Monitoring peat bogs from space is crucial for Scotland

2nd Aug 2021
Monitoring peat bogs from space is crucial  for Scotland

Scotland’s peatlands are natural sources of capturing carbon and slowing down the consequences of global warming. However, a recent study from several UK universities has shown that, when dried out, peat bogs start emitting carbon instead of capturing it. Monitoring peat bogs from space, using Scotland’s space capabilities, could help gain valuable data on climate change and potentially address the harmful effects of global warming.

How Monitoring Peat Bogs from Space Can Help the Planet?

According to recent research, using satellites above Scotland can help identify areas with dried-out peat bogs and start the restoration of the depleted sites. The changes in Scotland’s peatlands can result from multiple factors, including rainfall, vegetation level, and land management. Observing peat bogs from space can help timely react to potentially dangerous changes.

If the programme is led on a national level, it can provide accurate data on the condition of Scotland’s peatlands and the effectiveness of restoration techniques. Most importantly, monitoring peat bogs from space can help identify fires, erosions, and other potentially damaging developments.

Scientists’ Comments on Latest Scotland’s Peatlands Study

The recent research on Scotland’s peatlands was carried out by several organizations, including the University of Nottingham, the University of the Highlands and Islands, and Scotland Forestry. The study made use of Scotland’s space potential, implementing satellite radars in their observation.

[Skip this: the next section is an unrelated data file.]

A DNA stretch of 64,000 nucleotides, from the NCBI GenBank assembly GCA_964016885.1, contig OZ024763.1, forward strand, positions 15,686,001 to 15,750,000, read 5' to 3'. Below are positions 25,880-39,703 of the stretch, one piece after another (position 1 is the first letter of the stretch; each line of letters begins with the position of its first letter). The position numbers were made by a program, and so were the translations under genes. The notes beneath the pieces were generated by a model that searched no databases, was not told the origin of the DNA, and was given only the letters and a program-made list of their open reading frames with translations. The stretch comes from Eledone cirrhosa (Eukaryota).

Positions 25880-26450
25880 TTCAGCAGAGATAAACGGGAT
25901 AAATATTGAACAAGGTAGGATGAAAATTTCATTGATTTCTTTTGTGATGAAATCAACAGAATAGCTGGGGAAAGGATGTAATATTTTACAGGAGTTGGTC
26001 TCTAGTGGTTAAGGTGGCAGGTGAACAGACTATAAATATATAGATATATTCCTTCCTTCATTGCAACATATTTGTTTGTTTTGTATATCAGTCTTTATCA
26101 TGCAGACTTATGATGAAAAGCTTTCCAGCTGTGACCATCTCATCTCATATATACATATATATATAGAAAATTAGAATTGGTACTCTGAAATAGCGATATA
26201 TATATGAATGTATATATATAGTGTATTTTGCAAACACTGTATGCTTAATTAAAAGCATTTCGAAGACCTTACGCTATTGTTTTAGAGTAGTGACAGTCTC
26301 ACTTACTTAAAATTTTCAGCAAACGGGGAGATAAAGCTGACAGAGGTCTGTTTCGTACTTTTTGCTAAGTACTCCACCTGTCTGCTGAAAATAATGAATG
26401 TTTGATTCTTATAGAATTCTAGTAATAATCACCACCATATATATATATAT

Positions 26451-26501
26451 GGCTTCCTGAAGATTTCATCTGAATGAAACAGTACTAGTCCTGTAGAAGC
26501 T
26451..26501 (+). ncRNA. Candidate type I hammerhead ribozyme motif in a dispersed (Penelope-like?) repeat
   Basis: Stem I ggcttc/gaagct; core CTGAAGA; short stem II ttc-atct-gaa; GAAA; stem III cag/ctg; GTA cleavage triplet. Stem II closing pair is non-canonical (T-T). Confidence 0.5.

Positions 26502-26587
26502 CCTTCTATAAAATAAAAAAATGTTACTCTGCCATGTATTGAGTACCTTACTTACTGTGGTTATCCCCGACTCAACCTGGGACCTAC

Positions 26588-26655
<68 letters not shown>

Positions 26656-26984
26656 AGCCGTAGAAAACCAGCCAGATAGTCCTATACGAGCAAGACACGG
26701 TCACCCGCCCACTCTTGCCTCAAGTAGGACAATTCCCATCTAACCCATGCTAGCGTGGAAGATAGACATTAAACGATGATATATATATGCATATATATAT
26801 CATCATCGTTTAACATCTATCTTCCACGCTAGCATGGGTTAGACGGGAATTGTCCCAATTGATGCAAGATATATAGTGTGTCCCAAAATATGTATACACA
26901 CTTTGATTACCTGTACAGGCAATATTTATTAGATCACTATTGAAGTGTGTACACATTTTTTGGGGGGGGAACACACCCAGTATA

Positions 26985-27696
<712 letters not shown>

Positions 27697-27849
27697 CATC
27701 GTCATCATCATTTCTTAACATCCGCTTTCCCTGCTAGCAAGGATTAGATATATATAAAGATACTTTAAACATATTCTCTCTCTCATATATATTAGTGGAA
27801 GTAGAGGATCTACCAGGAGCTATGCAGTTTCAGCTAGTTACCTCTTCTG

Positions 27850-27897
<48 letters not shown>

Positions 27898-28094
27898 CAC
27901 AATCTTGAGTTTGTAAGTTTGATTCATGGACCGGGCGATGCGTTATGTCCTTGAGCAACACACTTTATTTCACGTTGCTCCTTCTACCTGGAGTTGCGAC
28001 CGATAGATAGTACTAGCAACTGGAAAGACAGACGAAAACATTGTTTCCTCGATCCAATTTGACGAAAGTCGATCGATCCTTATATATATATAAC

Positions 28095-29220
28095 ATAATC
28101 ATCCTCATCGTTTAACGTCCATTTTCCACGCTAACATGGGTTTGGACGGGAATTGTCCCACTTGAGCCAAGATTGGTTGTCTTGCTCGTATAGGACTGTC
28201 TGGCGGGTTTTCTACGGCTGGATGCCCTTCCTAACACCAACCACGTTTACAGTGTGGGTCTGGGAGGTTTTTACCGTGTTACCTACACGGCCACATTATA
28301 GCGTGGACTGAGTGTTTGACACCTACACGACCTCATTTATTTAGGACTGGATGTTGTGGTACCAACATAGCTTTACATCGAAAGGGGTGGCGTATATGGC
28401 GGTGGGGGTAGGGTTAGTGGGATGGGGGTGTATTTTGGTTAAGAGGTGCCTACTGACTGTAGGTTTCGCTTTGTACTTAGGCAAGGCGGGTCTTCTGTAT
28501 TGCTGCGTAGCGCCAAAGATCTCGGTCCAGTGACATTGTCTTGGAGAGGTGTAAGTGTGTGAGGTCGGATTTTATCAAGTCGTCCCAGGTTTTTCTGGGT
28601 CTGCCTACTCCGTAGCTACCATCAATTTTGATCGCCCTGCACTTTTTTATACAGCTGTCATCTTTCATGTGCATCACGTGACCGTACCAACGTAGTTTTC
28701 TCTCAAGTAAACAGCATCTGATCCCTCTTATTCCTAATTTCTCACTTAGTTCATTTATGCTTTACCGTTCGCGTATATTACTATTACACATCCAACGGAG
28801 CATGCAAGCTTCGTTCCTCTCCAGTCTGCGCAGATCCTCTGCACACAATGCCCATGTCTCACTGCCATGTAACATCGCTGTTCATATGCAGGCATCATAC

Scientist Chris Marshall, in charge of the study, shared that modern technologies from Scotland’s space sector significantly alleviated the process, providing accurate data in real-time. He added that monitoring peatlands’ ‘breathing’ process gave valuable insight into the region’s landscape and hydrology.

Marshall’s co-researcher David Large, from the University of Nottingham, added that satellites allowed scientists to observe landscape swell, which provided valuable data on various environmental aspects. He states that healthy peatlands are wet and spongy, while dry ones become unresponsive to hydration.

Research report manager, May Shirkhorshidi, stressed the importance of restoring dry peat bogs to prevent climate change — or, at least, slowing it down. According to Mr. Shirkhorshidi, the issue will be discussed in more detail at Glasgow COP26 later this year. In the meantime, it is clear that Scotland’s space potential is vital for monitoring peat bogs from space.

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